by Mabel Roy
  • 3 minute read
  • June 17, 2020
4 Quarantine-Inspired Artworks By Regional Artists You Need To See Right Now

In this time of uncertainty, many of us have turned towards art as an outlet.  Since we find solace in creative pursuit, we’re bringing to you our edit of five regional artists whose quarantine-inspired works will help lift your spirits.

Maysaloun Faraj

Raised between the USA and Baghdad, Maysaloun Faraj is a painter, sculptor and ceramist, currently living and working in London. Her works attempt to bridge the gap between the East and West, drawn from her mixed cultural heritage.

In this quarantine series, Maysaloun has created still life artworks, featuring every part of her home from various perspectives, as she stayed indoors during what she refers to as “surreal times” in an Instagram post. “The last time I did still life was 45 years ago studying architecture. Surprisingly, I’m finding tremendous satisfaction in this departure. I like to think of it as a positive outcome of these challenging times,” she added.

Her works have been showcased as a part of public collections at institutions, such as the British Museum, Rotterdam Wereld Museum, National Museum for Women in the Arts, Washington DC, Jordan National Museum in Amman, and the UAE’s Barjeel Art Foundation in the UAE.

Qinza Najm

Pakistani-American Qinza Najm is an interdisciplinary artist, whose work surveys gendered violence and female subjectivity.  Originally trained as a psychologist, she employs the use of performance, video, painting and other mediums to create empathy and understanding between cultures and societies.

Her mixed-media work ‘Dammit Social Distancing’ reflects on the struggles associated with what has been termed ‘the new normal’. “Hands that are present in my new work attract and repel, as we both long for connection, yet fear contact. My work has embraced a lexicon of connection, but through distance,” she wrote on Instagram.

Born and raised in Lahore, Pakistan, Qinza pursued her studies in fine arts at the UK’s Bath University and The Art Students League of New York.  Her creations have been exhibited internationally  at the Queens Museum in NYC and Christie’s in Dubai, among other institutes. She currently resides and works in New York.

Zakaria Ramhani

Born in 1983 in Tangier, Morocco, Zakaria was introduced to painting very early in his father’s studio. After obtaining his art plastic diploma, he worked as an art teacher in Morocco, but later fully devoted himself to art. In 2010, he was listed by Artprice among the top ten artists aged under 30, who had achieved the highest auction results in the world.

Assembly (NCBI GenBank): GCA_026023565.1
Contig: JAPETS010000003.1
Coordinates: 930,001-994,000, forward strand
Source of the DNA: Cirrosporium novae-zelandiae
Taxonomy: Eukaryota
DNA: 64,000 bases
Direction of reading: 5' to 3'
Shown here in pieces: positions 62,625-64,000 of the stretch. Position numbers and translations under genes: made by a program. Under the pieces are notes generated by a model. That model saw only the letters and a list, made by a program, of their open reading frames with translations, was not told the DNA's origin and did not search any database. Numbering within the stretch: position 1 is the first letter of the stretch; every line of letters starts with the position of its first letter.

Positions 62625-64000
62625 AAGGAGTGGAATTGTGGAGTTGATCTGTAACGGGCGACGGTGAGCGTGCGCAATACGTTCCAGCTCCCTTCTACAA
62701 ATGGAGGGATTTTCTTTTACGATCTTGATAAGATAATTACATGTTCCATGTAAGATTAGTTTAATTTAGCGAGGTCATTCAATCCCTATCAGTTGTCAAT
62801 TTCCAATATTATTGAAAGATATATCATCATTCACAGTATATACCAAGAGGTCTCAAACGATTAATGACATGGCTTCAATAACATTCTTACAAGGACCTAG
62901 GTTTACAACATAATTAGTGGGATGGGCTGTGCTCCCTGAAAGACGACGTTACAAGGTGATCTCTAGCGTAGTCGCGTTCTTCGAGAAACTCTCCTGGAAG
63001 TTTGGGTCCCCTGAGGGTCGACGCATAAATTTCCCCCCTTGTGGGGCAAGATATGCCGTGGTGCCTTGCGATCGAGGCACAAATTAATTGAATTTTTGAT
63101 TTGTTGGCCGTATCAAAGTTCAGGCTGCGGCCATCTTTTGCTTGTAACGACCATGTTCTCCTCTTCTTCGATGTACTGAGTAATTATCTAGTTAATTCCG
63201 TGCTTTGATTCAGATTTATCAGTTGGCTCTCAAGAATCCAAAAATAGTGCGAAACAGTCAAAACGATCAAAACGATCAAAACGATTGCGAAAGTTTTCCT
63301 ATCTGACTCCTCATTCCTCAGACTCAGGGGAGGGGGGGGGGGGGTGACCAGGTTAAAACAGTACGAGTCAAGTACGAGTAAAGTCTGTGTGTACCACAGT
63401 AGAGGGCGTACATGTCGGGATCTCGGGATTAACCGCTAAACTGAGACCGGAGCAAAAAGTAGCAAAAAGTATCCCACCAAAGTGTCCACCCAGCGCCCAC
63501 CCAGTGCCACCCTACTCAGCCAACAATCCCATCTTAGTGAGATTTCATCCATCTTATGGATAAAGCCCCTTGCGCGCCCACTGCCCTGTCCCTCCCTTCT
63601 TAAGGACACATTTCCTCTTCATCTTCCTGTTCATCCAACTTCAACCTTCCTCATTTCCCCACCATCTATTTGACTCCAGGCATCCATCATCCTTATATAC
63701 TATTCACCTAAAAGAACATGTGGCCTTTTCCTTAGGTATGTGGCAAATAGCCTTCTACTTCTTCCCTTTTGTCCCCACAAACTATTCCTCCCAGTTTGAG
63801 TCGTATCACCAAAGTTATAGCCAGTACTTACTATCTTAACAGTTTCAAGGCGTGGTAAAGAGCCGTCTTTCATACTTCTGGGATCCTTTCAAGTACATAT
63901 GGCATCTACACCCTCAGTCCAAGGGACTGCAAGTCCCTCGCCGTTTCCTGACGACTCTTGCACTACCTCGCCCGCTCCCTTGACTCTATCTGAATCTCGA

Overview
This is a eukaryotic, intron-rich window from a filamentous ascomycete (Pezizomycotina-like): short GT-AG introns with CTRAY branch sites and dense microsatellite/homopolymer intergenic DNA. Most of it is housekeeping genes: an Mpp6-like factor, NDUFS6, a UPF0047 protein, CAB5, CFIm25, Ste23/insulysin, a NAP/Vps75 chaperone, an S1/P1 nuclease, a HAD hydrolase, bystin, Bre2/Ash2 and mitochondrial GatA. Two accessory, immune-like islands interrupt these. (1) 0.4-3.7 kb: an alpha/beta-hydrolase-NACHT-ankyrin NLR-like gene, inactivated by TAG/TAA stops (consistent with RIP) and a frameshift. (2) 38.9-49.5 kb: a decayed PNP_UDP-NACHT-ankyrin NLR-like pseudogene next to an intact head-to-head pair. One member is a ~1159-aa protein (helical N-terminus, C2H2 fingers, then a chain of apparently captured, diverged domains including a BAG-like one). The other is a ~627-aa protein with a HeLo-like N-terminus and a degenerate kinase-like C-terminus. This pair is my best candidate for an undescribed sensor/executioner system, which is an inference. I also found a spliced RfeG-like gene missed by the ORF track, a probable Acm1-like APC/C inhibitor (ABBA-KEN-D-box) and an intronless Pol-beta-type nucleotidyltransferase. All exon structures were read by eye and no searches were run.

“For an artist who works from his studio, I think the quarantine is quite similar to my everyday life,” Zakaria commented in an interview with “Psychologically, I found myself in a test in which I shall really discover if, without any outside activities, I could still feel happy. The result is that I’ve been spending more time than before on my paintings, restarted working on my poetry texts, taking some online guitar lessons and even felt in love with some plants.”

Zakaria’s works have been featured in various art publications and newspapers including the New York Times and CNN. He has also exhibited internationally at  the Arab World Institut of Paris, the Bahrain National Museum and Barbican Centre of London. He appears regularly in auctions at organizations, such as Christie’s Dubai.

Helen Zughaib

Helen Zughaib was born in Beirut, Lebanon, living mostly in the Middle East and Europe before coming to the United States to study art at Syracuse University. Her primary medium is gouache and ink on board and canvas. More recently, she has worked with wood, shoes and cloth, and mixed media installations.


Her work has been widely exhibited in galleries and museums in the United States, Europe and Lebanon. In her interview to the, she contemplates on the works she has created during these unprecedented times. “I find myself facing these dualities, at once, feeling suffocated by the lockdown, as well as the freedom to paint uninterrupted. A precious gift of time. And I remind myself I have much to be thankful for.”

Cover image courtesy: @emergeeast

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